Position yourself better 

Once your exposure is set, you must decide where you will be and what your subject couple will do. According to photographers’ advice, fireworks typically shoot so high that you should be on your back a few feet right behind the pair at a focal length of 24 to 35mm in order to capture them as well as the entire display. Take portrait shots rather than landscape ones.

Use a remote or cable release

It serves no purpose to set the camera on a tripod if you jolt it when you press the shutter release manually. For a safe and jog-free operation of the shutter, use a remote or cable release instead. If you don’t have a remote release, you can use the self-timer on your camera, but you risk missing the best moment to shoot the picture because of the delay between hitting the shutter button and the exposure beginning. Set the time it takes from pushing the button to the shutter release to the shortest amount that your camera will tolerate in order to avoid this as much as possible.

Check your settings

You can test your professional camera settings as they are already there with you a few minutes early to ensure that your exposure is just correct. In this manner, all you will need to worry about when the fireworks start is your composition and concentration. You can consider a few factors while adjusting your professional camera settings. First, you would want to maintain a moderately high ISO so that you can maintain a low flash power. Since the Speedlites can only shoot at high power for a limited number of times per minute before they need to recycle. Remember that when taking photographs of fireworks, time is not our friend. Additionally, try to not use any filters when using auto white balance or flash. Also don’t try to use filters, Kelvin, or special white balance settings. In such cases, flash or auto-white balance work just fine. You may need to make slight adjustments to all of these camera settings here.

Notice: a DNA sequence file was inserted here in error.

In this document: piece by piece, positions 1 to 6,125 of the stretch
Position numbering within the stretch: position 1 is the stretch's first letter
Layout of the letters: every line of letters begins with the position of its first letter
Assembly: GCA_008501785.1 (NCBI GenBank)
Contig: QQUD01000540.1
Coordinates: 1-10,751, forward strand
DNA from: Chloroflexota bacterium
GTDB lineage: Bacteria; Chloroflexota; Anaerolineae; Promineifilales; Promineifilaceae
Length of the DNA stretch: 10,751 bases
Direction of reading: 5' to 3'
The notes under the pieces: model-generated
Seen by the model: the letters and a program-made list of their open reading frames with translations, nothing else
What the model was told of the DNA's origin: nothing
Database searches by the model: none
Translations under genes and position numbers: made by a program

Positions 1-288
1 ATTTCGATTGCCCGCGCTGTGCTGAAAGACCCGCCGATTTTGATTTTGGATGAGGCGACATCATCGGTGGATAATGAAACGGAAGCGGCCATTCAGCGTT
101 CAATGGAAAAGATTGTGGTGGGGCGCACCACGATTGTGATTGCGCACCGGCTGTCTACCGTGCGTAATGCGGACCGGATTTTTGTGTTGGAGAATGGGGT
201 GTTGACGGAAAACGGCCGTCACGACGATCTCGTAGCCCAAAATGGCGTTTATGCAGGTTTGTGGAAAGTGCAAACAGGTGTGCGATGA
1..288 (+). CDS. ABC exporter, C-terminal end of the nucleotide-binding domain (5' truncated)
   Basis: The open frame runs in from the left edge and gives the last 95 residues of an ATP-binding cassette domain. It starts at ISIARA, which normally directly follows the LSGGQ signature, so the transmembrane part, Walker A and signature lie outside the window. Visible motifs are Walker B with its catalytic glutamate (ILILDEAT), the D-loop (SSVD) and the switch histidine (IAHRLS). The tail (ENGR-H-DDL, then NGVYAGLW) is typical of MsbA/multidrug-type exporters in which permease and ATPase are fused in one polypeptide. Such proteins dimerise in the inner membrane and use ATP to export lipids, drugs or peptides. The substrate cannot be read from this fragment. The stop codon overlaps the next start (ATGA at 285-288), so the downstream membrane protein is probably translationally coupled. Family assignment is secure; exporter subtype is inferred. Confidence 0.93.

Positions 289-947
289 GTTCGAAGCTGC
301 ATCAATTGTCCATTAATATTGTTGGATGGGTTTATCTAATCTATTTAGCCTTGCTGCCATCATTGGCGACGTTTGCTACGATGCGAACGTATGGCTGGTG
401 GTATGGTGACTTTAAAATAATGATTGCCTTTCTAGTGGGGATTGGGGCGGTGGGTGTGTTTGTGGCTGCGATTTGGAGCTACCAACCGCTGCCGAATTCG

Do a little fixing 

How are you going to concentrate if you can’t see your hand in front of your face because of the darkness? Manually focusing the camera to infinity, which should be recorded on your lens, is the simplest technique. Normally, you will be far enough away from the fireworks to leave the lens at infinity after setting it. Alternately, place a point of focus about a third of the way into the area and illuminate it with a torch. These might be the heads of the visitors taking in the fireworks show.